Anti-terror watchdog has poured cold water on the lengthy sentencing of seasoned terrorist Hafiz Saeed, by the Pakistani government.
Hafiz Saeed was handed a 31-year jail term on April 8, for terror-related charges that include financing terrorists.
His imprisonment came amid a political crisis in Pakistan that is under pressure to meet stringent anti-terror measures if it has to escape the action anti-terror watchdog, Financial Action Task Force (FATF).
This move by the Pakistan government, however, is viewed as a seasonal charade to avoid or postpone economic sanctions in case the FATF is not satisfied with the country's measures taken against terror funding and money laundering, according to ANI report.
Lashkar-e-Taiba (LeT) founder and Jamat-ud-Dawa (JuD) chief Hadiz Saeed was sent to prison in two terror financing cases that were registered by the Counter-Terrorism Department (CTD) in 2019, according to Islam Khabar.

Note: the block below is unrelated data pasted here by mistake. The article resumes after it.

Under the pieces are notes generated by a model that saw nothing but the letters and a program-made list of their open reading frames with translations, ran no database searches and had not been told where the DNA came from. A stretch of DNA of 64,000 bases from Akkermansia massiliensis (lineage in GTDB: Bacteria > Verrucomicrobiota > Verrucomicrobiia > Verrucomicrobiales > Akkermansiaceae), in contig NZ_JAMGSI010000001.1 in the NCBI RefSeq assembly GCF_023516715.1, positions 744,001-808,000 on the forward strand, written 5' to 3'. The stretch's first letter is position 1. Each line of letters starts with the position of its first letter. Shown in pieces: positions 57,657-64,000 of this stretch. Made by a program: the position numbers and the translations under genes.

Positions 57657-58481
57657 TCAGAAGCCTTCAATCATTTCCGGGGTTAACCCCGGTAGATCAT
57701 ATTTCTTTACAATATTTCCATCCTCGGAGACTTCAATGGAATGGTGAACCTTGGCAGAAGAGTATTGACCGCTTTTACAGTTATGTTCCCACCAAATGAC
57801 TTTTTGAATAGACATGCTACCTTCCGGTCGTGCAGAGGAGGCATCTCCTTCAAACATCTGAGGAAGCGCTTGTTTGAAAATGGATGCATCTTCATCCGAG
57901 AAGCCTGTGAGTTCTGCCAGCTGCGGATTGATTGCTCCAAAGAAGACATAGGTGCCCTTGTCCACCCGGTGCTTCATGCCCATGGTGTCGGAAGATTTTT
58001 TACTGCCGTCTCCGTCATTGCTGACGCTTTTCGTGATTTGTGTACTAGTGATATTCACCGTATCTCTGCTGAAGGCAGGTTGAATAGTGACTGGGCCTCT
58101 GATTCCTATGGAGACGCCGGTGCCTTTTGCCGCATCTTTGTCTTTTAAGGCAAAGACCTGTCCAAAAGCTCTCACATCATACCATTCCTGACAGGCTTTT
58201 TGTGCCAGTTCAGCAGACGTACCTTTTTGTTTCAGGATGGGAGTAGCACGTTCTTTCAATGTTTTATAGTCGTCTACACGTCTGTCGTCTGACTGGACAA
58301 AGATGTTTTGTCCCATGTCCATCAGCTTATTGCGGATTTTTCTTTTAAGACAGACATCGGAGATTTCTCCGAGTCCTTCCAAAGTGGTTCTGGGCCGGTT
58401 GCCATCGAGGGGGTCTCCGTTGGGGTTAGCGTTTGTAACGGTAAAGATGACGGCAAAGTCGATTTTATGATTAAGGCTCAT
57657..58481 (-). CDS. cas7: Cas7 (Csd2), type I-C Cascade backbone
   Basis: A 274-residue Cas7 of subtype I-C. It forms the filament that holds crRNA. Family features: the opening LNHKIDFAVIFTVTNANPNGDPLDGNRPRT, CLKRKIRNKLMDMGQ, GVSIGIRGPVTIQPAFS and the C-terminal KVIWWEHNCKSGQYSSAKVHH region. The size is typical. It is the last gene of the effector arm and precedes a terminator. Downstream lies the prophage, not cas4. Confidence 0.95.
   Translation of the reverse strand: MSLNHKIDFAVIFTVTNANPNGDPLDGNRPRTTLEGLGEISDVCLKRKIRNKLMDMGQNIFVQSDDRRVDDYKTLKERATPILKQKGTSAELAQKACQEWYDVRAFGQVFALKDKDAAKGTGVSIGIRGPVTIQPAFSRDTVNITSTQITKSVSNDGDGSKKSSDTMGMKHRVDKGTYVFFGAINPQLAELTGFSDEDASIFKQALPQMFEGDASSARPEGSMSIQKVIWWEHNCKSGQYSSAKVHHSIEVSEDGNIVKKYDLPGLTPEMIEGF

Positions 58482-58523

However, with the next FATF meeting a few weeks away and the change of government in Pakistan, it still needs to be seen if the country still keeps on following its policy of foot-dragging on measures to fight terror at home and its 'export' to the neighbourhood. Further, the political crisis in the country might be Pakistan's ready excuse for being unable to deliver to FATF.
Amidst a raging political crisis that overwhelmed everything else in Pakistan, an anti-terrorism court on April 8, 2022, sentenced Lashkar-e-Taiba (LeT) founder and the chief of the Jamat-ud-Dawa (JuD), Saeed, to 31 years in prison in two new terror financing cases that were registered by the Counter-Terrorism Department (CTD).
Saeed is not new to terrorism. His links to the world of terror are established enough for the US to announce a million-dollar bounty on him. He is also the mastermind of the Mumbai terror attacks that killed 172 people in the Indian metropolis in 2008.
His outfit LeT was also involved in the 2001 shootout at Parliament House in New Delhi and the 2016 attack on the military headquarters in Uri, according to the media outlet.
Using Saeed at will, Pakistan has always curbed his public criticism. Further, his terror trials have been long concealed under the guise of charity.
However, amid international pressure and the fear of sanctions from FATF, Pakistan was compelled to investigate him.